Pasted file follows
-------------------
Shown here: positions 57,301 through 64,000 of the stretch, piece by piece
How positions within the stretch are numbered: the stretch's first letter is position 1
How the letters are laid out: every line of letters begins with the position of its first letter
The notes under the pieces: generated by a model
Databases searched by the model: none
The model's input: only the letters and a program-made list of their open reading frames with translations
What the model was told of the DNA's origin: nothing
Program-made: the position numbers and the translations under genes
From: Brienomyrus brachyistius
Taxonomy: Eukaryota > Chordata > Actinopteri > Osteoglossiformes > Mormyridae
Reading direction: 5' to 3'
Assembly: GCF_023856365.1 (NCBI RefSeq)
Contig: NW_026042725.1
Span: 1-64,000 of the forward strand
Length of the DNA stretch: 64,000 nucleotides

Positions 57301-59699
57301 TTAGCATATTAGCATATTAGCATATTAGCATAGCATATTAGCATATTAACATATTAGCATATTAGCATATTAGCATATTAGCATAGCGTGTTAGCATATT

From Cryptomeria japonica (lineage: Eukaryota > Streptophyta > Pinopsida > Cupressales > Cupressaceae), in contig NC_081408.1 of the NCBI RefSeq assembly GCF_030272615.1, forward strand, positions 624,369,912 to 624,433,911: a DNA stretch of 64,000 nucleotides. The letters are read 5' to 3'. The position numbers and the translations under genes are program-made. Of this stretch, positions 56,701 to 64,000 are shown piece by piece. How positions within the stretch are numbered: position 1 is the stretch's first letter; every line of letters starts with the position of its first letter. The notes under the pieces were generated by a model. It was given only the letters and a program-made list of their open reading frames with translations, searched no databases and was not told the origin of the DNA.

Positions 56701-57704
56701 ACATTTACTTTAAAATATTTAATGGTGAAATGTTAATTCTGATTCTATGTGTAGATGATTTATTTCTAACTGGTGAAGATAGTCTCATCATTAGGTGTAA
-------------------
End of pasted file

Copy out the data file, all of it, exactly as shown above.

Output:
Shown here: positions 57,301 through 64,000 of the stretch, piece by piece
How positions within the stretch are numbered: the stretch's first letter is position 1
How the letters are laid out: every line of letters begins with the position of its first letter
The notes under the pieces: generated by a model
Databases searched by the model: none
The model's input: only the letters and a program-made list of their open reading frames with translations
What the model was told of the DNA's origin: nothing
Program-made: the position numbers and the translations under genes
From: Brienomyrus brachyistius
Taxonomy: Eukaryota > Chordata > Actinopteri > Osteoglossiformes > Mormyridae
Reading direction: 5' to 3'
Assembly: GCF_023856365.1 (NCBI RefSeq)
Contig: NW_026042725.1
Span: 1-64,000 of the forward strand
Length of the DNA stretch: 64,000 nucleotides

Positions 57301-59699
57301 TTAGCATATTAGCATATTAGCATATTAGCATAGCATATTAGCATATTAACATATTAGCATATTAGCATATTAGCATATTAGCATAGCGTGTTAGCATATT

From Cryptomeria japonica (lineage: Eukaryota > Streptophyta > Pinopsida > Cupressales > Cupressaceae), in contig NC_081408.1 of the NCBI RefSeq assembly GCF_030272615.1, forward strand, positions 624,369,912 to 624,433,911: a DNA stretch of 64,000 nucleotides. The letters are read 5' to 3'. The position numbers and the translations under genes are program-made. Of this stretch, positions 56,701 to 64,000 are shown piece by piece. How positions within the stretch are numbered: position 1 is the stretch's first letter; every line of letters starts with the position of its first letter. The notes under the pieces were generated by a model. It was given only the letters and a program-made list of their open reading frames with translations, searched no databases and was not told the origin of the DNA.

Positions 56701-57704
56701 ACATTTACTTTAAAATATTTAATGGTGAAATGTTAATTCTGATTCTATGTGTAGATGATTTATTTCTAACTGGTGAAGATAGTCTCATCATTAGGTGTAA